**Here’s the solution to yesterday’s question.**

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*Note: Refer back to yesterdays post if you need a refresher on the question and the Jeopardy game essentials*

See Jeopardy Math: What’s the most money that a contestant can win on one show?

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OK, let’s get started with the **Jeopardy round’s gameboard**:

For starters, assume that our contestant first-buzzes and correctly answers __all__ of the gameboard’s questions.

Each category has questions totaling $3,000 … and there are 6 categories … so the gameboard has an “displayed total value” of $18,000.

That’s not the most that a contestant can win in that round because it doesn’t consider the impact of the hidden Daily Double square.

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We hinted that you should **assume that the Daily Double is positioned beneficially** … __for the contestant.__

What does that mean?

Well, we want our contestant to amass as much money as possible before scoring the Daily Double.

How does he do that?

By **selecting the low value $200 questions last**, and **being lucky** enough to have the Daily Double hidden under the last $200 question that he selects.

If all of that happens, then the contestant will have amassed **$17,800** before selecting the last $200 question (which we’re assuming has the hidden daily double).

If he bets all $17,800 and answers correctly, then he goes into the Double Jeopardy round with **$35,600** in winnings (2 x $17,800).

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OK, onto the **Double Jeopardy** round.

Apply the same logic as in the Jeopardy round … but, remember that there are **2 Daily Doubles** instead of one.

The Double Jeopardy round’s gameboard has an displayed total value of $36,000.

But, our contestant would want to pick strategically (**saving the $400 questions for last**) and be lucky enough to have the Daily Doubles hidden under the last two $400 questions that he selects.

If all that happens, when the contestant hits the first of the 2 Daily Doubles, he’ll have amassed **$70,800** … the $35,600 that he won in the Jeopardy round and the $35,200 that he would have won up to that point in the Double Jeopardy round ($36,000 less the two $400 questions still on the board.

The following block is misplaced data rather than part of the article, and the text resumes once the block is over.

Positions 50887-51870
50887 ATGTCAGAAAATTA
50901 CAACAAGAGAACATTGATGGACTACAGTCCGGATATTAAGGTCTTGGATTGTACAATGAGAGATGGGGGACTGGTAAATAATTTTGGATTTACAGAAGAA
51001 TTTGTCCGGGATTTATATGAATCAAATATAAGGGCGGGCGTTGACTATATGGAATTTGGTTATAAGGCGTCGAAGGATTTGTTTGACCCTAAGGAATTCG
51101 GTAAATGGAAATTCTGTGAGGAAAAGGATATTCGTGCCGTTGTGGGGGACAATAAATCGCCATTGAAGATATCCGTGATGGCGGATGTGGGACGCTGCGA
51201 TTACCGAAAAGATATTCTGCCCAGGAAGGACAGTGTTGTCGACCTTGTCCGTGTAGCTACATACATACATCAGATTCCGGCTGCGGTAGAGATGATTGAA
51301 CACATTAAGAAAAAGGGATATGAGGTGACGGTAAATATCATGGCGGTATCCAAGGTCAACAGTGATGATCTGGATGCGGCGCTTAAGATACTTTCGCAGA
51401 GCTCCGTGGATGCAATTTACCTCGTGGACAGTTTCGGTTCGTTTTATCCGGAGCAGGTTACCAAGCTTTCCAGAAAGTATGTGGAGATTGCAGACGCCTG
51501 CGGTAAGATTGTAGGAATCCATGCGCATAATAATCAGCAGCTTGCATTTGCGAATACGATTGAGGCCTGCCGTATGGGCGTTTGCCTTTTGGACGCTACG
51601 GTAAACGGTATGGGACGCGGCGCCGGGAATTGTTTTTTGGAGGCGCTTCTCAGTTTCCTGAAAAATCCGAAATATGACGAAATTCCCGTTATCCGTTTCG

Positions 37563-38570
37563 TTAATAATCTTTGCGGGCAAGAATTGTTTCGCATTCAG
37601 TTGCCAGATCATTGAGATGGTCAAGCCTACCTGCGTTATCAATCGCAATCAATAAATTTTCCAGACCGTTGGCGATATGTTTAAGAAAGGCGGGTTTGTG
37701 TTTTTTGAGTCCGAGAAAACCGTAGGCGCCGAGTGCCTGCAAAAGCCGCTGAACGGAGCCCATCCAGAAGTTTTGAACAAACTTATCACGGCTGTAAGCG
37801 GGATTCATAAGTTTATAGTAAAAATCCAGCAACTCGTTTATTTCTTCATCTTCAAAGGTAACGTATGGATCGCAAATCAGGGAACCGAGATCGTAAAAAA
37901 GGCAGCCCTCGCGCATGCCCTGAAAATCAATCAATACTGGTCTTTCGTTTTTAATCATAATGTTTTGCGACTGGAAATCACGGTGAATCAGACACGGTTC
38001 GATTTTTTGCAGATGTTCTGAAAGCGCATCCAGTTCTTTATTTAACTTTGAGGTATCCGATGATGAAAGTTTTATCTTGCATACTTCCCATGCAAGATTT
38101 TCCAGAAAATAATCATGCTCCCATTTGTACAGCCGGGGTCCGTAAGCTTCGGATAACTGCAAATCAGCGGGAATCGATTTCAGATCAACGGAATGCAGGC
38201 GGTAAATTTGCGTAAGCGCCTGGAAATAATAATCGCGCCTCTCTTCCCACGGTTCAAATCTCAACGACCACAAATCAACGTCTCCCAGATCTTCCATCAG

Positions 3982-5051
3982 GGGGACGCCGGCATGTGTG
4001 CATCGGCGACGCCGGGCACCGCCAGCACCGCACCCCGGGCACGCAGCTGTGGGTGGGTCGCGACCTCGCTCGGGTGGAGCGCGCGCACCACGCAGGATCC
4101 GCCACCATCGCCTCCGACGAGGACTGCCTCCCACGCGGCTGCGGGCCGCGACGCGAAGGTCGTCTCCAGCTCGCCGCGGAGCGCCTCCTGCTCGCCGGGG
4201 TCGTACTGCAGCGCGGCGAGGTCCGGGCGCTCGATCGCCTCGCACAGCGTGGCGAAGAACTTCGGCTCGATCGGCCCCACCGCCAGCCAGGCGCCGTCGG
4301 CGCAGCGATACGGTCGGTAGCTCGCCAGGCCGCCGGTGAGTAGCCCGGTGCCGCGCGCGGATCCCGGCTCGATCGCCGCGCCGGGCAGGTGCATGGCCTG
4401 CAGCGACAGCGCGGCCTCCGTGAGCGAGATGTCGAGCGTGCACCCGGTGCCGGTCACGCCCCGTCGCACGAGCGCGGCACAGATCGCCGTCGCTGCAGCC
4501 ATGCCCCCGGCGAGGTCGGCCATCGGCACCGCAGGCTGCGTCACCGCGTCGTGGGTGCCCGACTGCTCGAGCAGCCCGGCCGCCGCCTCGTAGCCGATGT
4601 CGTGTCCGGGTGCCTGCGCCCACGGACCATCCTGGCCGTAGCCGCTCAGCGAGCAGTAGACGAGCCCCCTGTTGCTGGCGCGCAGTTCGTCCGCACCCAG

By going all in and answering correctly, the contestants total jumps to **$141,600**.

When he gets the last question — with the 2nd Daily Double — he can bet the $141,600 … and double it to amass **$283,200** rolling into Final Jeopardy.

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**Final Jeopardy** is easy: all the contestant has to do is bet the $283,200 … answer correctly … and go home with daily winnings of **$566,400**

Note: Since he answered all questions (i.e. no other contestants answered any) our contestant would be the only player in Final Jeopardy. So, he might want to go all in — except for $1 == to be sure that if he answers wrong, his total is still higher that his competitors’.

**$566,400 **is a lot more than Holzhauer’s record-setting $131,127 daily haul.

Why?

1) Because it requires a lot more than rolling a perfect game … always buzzing first and always answering correctly.

Holzhauer answers about 95% of his questions correctly

2) That is, it also requires a favorable gameboard with the Daily Doubles hidden under low value questions.

Note: Placement of the Daily Doubles is strictly under the control of the show’s producers!

#) And. it requires some luck, e.g. picking the low value questions in exactly the right sequence so that the Daily Doubles come up last.

From that point, it’s simple arithmetic…

Whew!

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P,S, Last night, Holzhauer won his 25th consecutive game and upped his haul to $1,939,027. Next milestone in sight: $2 million in total winnings. The Jeopardy record: $2.5 million.

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**Follow on Twitter ***@KenHoma *

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